“…why do Chili’s, Chevys, Applebee’s, and Baja Fresh all serve versions with more than 1,000 calories? Fattier cuts of meat, oversize tortillas, and hulking condiment trays are to blame.”
The recipe itself is healthy, but then they end by recommending that you “Serve with warm tortillas, guacamole, salsa, and cheese”, thereby, making the meal, yet again, unhealthy. Why unhealthy? The easiest way to jack up your blood sugar and require tons of fat building insulin is to eat tortillas, the flour kind does the most damaage to my blood sugar levels; corn tortillas also screw up my sugars, just not as bad.
So on that note, yesterday I decided to knock out the recipe and it turned out great!
No tortillas or cheese of course. I made a little more than the recipe called for, and also added a ton more veggies(along with the broccoli). I don’t count calories, but my blood sugar was hardly affected at all after eating this meal, so eat up!
This past was the Colorado Marathon. I did it. It’s done.
However. My goal was to run the whole thing. I did not do that. I started having muscle cramps in my legs starting near the halfway point, just like the time I did this same race back in 2007.
In 2007, I weighed around 180 pounds. Why so low? Well, I didn’t lift weights for one, and I didn’t eat that great. Oh, I was running about 50 miles per week. And if you can believe it, the bulk of that training happened on a treadmill. During this race I didn’t consume nearly enough water. I had this “thing” where I would only consume water if I felt thirsty, not before and not consistently. The cramps during this race made more sense.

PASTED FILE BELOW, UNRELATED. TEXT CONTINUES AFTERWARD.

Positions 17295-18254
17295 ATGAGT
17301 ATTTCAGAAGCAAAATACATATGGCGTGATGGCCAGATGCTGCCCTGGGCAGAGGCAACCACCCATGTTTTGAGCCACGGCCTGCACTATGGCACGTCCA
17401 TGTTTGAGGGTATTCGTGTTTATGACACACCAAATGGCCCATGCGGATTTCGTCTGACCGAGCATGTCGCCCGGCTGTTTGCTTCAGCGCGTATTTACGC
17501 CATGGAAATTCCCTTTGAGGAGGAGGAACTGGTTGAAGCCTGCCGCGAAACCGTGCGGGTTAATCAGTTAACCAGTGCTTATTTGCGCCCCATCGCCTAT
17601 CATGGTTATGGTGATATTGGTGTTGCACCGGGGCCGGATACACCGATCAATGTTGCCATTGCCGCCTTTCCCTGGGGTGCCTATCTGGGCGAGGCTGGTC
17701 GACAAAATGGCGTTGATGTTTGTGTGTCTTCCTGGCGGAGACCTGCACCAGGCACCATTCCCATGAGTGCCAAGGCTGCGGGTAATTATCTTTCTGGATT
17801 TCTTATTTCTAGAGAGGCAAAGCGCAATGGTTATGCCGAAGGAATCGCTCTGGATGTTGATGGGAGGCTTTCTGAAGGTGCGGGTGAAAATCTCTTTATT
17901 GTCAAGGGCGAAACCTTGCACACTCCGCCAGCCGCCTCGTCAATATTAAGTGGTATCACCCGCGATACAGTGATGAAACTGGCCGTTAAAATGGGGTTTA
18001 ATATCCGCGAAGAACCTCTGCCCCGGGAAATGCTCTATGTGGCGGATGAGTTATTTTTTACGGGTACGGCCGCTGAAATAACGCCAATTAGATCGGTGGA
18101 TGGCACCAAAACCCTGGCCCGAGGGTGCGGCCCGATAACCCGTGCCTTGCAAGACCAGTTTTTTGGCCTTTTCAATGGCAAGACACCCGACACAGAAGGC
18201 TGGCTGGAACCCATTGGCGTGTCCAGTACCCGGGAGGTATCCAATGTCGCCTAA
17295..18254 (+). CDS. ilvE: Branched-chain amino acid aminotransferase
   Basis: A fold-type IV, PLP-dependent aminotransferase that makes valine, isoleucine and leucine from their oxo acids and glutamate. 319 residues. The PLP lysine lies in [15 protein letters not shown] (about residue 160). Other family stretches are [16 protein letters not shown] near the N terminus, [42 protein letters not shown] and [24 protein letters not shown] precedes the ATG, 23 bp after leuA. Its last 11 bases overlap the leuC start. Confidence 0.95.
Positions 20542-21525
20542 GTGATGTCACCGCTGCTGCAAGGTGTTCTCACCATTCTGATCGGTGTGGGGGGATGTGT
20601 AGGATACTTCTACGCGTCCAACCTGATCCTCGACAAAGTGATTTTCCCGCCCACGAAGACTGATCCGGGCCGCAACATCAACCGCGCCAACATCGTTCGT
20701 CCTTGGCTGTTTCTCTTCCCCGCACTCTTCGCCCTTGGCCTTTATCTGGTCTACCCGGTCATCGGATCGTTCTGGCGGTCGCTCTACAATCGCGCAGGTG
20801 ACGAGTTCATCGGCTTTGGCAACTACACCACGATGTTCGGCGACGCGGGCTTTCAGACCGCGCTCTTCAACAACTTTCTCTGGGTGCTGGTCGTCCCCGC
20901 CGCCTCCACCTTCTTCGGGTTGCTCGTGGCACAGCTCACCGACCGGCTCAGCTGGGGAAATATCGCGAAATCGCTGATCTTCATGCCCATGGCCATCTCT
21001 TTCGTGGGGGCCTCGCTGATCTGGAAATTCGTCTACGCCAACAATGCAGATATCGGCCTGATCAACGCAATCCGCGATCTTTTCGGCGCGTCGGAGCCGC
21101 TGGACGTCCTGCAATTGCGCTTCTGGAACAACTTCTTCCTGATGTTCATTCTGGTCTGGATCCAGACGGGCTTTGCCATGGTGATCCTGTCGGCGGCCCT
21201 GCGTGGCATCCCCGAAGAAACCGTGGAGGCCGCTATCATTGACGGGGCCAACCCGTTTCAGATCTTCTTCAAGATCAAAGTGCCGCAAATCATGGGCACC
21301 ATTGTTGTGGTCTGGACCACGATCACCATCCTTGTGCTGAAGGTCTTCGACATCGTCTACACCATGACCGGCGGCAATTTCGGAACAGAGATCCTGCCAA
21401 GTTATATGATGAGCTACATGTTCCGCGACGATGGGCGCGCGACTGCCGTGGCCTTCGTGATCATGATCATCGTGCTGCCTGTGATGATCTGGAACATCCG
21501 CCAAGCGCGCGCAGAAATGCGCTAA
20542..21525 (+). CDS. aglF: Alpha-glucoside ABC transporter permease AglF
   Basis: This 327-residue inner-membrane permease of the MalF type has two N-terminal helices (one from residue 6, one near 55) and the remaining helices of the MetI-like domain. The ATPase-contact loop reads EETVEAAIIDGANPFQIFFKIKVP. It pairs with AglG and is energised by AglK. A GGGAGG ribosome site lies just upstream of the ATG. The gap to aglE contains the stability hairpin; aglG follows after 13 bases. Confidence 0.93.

Fast forward to this past Sunday, Cinco de Mayo 2013. I am usually weighing about 215, I obviously lift weights now, and, except for jogging long distances, I’m in decent shape. I have a torn medial meniscus that needs fixing in my right knee. I’m used to drinking water during workouts. I do the marathon with one goal, just run it no matter how slow. I take a 70 ounce camelback backpack filled with a powerade/water mix. I drink at every aide station. Still, halfway through, the cramping starts.
Melissa asked if I was finally done with the marathon and could now check it off my bucket list. I said yes. But I didn’t really mean it.
I want need to know why my body is cramping at the halfway point.
My training for this one was pretty much strictly strength and conditioning, the workouts I post on this site are what I do. Long slow runs are few and far between. I just don’t do them. So, while it won’t be in 2013 when I do it, I will be taking another approach at the marathon. I’m guessing 2014 maybe, not sure. But the next marathon I run I am running the whole thing, and I’m coming in at under 4 hours.
I’m really going to be glad when this marathon is over. My training is in a little bit of limbo this week. I’m ready to start a new strength and conditioning cycle but I know I need to get the run over with first.
Today I decided I’d re-test a workout from the 2011 Open, the chipper event. The workout looked like this:
My score in 2011 was 8:11. On April 5th I re-tested using a 25# ball at 7:25. Today I scored 6:35! Huge improvement, way stoked.
The winning time was 3:32, that’s fast. So after a 6:35 today, I have to figure out how to get faster. I finished the wall balls at about 1:06, 30 unbroken, I’m getting good at these. Box jumps were of the jump and step down flavor. I finished those at around 3:02. So the box jumps I need to cut in half time-wise, need to practice doing them continuously without the step down.
Snatches apparently were my weak spot, I spent over three and half minutes doing 30 snatches. My Isabel(30 snatches with 135 pounds) time was slow and steady at 5 minutes even. At 115# I need to push the gas tanks a little harder and see if I can bang out 30 snatches @115# in under 2 minutes.